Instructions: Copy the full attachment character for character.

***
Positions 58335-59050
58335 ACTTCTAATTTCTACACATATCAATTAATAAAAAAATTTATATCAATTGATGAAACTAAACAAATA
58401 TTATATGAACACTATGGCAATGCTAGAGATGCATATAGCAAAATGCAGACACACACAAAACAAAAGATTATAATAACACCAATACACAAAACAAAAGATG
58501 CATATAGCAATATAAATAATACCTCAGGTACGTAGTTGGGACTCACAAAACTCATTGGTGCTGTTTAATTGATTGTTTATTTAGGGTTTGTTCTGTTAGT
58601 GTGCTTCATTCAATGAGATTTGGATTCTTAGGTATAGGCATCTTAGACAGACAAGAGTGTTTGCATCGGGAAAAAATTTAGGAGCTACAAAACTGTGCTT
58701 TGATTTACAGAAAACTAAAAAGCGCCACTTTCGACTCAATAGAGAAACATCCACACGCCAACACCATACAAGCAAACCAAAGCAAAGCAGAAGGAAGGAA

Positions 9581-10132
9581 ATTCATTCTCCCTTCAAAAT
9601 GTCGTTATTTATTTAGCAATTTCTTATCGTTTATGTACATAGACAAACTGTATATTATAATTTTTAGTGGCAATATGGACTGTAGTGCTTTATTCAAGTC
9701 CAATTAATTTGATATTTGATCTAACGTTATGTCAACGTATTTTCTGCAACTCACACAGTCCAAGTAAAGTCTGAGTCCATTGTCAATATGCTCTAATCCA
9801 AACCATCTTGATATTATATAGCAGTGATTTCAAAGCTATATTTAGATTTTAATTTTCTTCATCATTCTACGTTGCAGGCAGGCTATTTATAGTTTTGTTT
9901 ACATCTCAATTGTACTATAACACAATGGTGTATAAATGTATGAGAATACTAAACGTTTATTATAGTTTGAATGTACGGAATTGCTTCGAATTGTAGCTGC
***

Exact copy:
Positions 58335-59050
58335 ACTTCTAATTTCTACACATATCAATTAATAAAAAAATTTATATCAATTGATGAAACTAAACAAATA
58401 TTATATGAACACTATGGCAATGCTAGAGATGCATATAGCAAAATGCAGACACACACAAAACAAAAGATTATAATAACACCAATACACAAAACAAAAGATG
58501 CATATAGCAATATAAATAATACCTCAGGTACGTAGTTGGGACTCACAAAACTCATTGGTGCTGTTTAATTGATTGTTTATTTAGGGTTTGTTCTGTTAGT
58601 GTGCTTCATTCAATGAGATTTGGATTCTTAGGTATAGGCATCTTAGACAGACAAGAGTGTTTGCATCGGGAAAAAATTTAGGAGCTACAAAACTGTGCTT
58701 TGATTTACAGAAAACTAAAAAGCGCCACTTTCGACTCAATAGAGAAACATCCACACGCCAACACCATACAAGCAAACCAAAGCAAAGCAGAAGGAAGGAA

Positions 9581-10132
9581 ATTCATTCTCCCTTCAAAAT
9601 GTCGTTATTTATTTAGCAATTTCTTATCGTTTATGTACATAGACAAACTGTATATTATAATTTTTAGTGGCAATATGGACTGTAGTGCTTTATTCAAGTC
9701 CAATTAATTTGATATTTGATCTAACGTTATGTCAACGTATTTTCTGCAACTCACACAGTCCAAGTAAAGTCTGAGTCCATTGTCAATATGCTCTAATCCA
9801 AACCATCTTGATATTATATAGCAGTGATTTCAAAGCTATATTTAGATTTTAATTTTCTTCATCATTCTACGTTGCAGGCAGGCTATTTATAGTTTTGTTT
9901 ACATCTCAATTGTACTATAACACAATGGTGTATAAATGTATGAGAATACTAAACGTTTATTATAGTTTGAATGTACGGAATTGCTTCGAATTGTAGCTGC